RE: Definition of Tech Writer, was STC is broken

Subject: RE: Definition of Tech Writer, was STC is broken
From: "Sam Beard" <sbeard -at- oico -dot- com>
To: "Lauren" <lauren -at- writeco -dot- net>
Date: Mon, 5 May 2008 10:57:45 -0500

Lauren,

I haven't seen anyone say that a business writer with no experience
writing about software and the interfaces of that software would be
capable of writing proficiently about it, nor vice versa. And then you
have the very technical nature involved in writing things like Gene and
his people are responsible for writing. However, that doesn't mean that
a business writer, with the proper training and knowledge, wouldn't be
able to write good documentation for an aircraft, for example. It also
doesn't mean they CAN. It simply means that they're trained and
experienced with writing of a different nature that is still technical
writing, as most of the folks on this list seem to see it. As has been
mentioned MANY times previously, knowledge about the subject matter, NOT
in what form you've been trained to write, is the leading indicator of
whether a person can or cannot write proficiently about the subject.
Forms can be learned rather quickly. Subject matter knowledge doesn't
always come so quickly.

Samuel I. Beard, Jr.
Technical Writer
OI Analytical
979 690-1711 Ext. 222
sbeard -at- oico -dot- com


-----Original Message-----
From: techwr-l-bounces+sbeard=oico -dot- com -at- lists -dot- techwr-l -dot- com
[mailto:techwr-l-bounces+sbeard=oico -dot- com -at- lists -dot- techwr-l -dot- com] On Behalf
Of Lauren
Sent: Monday, May 05, 2008 3:04 AM
To: techwr-l -at- lists -dot- techwr-l -dot- com
Subject: RE: Definition of Tech Writer, was STC is broken

Michael,

What are you referring to as "abstractions"? Are you having trouble
with
the premises of my argument or my examples of the different types of
writing.

You haven't stated why it would be pointless to not distinguish
technical
writing from business writing. I would never agree that the two are
intertwined in the same project. If that were true, then a business
could
hire a proficient, purely technical writer with no business writing
experience to produce a business plan. This is not the case. The
disciplines required for producing a business plan, for example, are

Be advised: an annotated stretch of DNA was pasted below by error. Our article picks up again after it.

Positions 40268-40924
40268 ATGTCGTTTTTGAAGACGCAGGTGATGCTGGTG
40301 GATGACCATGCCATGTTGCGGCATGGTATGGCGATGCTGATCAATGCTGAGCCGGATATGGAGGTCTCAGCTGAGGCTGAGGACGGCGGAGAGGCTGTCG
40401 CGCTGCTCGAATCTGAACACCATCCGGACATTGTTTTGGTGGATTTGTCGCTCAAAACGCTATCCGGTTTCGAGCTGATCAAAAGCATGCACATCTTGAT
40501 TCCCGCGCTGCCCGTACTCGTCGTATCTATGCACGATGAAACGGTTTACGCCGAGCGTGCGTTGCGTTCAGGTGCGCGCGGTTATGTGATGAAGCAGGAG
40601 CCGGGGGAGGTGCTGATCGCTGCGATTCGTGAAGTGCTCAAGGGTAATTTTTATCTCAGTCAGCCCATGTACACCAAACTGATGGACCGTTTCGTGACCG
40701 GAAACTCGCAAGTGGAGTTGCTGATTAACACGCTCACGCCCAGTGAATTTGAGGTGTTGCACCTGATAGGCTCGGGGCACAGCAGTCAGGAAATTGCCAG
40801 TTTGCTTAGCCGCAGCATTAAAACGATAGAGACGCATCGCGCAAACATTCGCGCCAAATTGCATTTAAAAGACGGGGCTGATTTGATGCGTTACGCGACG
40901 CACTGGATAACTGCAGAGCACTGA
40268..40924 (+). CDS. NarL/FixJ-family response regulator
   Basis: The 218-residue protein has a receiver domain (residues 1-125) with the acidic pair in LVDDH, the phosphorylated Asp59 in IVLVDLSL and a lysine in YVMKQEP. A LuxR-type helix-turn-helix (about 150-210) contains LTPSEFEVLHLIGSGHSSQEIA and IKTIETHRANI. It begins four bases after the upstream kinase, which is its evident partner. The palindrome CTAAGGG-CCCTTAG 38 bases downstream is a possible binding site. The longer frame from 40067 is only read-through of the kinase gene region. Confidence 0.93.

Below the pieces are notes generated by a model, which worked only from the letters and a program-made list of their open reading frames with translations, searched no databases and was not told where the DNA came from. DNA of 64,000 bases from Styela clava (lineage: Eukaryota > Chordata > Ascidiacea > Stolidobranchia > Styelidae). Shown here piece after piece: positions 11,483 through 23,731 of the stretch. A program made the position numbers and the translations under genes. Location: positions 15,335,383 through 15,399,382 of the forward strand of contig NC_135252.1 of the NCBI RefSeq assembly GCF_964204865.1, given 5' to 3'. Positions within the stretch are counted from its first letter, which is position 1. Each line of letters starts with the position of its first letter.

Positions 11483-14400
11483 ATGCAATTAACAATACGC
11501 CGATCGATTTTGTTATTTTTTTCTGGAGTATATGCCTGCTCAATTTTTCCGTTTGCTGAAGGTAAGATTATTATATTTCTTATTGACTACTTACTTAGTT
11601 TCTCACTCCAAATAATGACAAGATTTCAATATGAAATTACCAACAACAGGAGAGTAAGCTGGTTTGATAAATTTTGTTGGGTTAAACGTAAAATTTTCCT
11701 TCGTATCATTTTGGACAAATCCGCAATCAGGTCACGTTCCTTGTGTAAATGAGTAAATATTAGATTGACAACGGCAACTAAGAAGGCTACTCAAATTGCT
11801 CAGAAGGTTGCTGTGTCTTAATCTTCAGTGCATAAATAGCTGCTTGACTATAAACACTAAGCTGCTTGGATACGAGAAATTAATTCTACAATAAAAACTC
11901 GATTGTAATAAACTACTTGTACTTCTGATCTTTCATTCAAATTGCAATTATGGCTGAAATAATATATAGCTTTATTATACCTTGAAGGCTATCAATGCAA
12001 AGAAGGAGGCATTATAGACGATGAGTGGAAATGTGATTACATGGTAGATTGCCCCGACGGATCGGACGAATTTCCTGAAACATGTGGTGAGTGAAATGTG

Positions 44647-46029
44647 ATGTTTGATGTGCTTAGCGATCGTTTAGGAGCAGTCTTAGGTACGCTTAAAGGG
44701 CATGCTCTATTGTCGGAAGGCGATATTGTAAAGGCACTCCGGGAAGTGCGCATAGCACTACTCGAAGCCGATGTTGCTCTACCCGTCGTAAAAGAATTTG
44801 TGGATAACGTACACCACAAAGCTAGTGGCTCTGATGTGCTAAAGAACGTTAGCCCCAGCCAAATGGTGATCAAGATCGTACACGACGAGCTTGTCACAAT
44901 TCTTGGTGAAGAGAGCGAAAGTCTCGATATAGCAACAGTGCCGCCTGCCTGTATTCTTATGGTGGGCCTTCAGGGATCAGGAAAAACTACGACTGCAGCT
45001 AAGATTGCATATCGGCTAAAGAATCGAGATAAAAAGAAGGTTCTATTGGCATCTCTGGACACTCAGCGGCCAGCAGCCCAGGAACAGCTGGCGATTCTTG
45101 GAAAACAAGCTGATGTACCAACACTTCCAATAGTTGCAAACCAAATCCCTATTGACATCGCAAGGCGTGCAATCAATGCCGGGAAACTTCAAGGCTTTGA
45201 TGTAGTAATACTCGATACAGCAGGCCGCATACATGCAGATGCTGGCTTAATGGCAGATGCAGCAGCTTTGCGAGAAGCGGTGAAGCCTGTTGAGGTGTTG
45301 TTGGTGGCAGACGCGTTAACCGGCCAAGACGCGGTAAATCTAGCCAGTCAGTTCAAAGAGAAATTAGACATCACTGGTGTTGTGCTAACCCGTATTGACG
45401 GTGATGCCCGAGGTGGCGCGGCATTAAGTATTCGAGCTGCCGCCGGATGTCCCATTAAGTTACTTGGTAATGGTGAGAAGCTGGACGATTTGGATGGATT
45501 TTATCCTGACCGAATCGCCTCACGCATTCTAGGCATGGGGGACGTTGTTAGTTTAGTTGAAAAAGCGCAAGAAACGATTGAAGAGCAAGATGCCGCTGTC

definitely different than those required for technical writing. Also,
if
your premise were true, then a proficient business writer with a history
of
successful business plans, proposals, and FSRs, could come in and
document
an application or system without having any technical writing
experience.
This also is not true.

Additionally, I have rarely seen cases where business writing projects
were
are part of technical writing projects. When I have seen cases that
come
close to this, it is because a business needed a technical writer to
produce
content for a particular section of a business document or because an IT
group needed a business document. These non-typical situations do not
imply
an intertwining of the two classes of writing.

Lauren


________________________________

From: Michael West [mailto:WestM -at- conwag -dot- com]
Sent: Monday, May 05, 2008 12:01 AM
To: Lauren; techwr-l -at- lists -dot- techwr-l -dot- com
Subject: RE: Definition of Tech Writer, was STC is broken



"Lauren" wrote:

> However, my argument is that technical writing and business
writing are not
> the same. [...]
> My point has always been that the two are different because
they
have
> different focuses and different purposes.

It's difficult to deal with abstractions in the manner you
propose.
Perhaps we can agree that while they are different categories in
principle,
in specific cases they are often intertwined in the same writing
project.
While it is sometimes useful to distinguish one type from the other, it
is
often pointless to do so.

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References:
RE: Definition of Tech Writer, was STC is broken: From: Michael West
RE: Definition of Tech Writer, was STC is broken: From: Lauren

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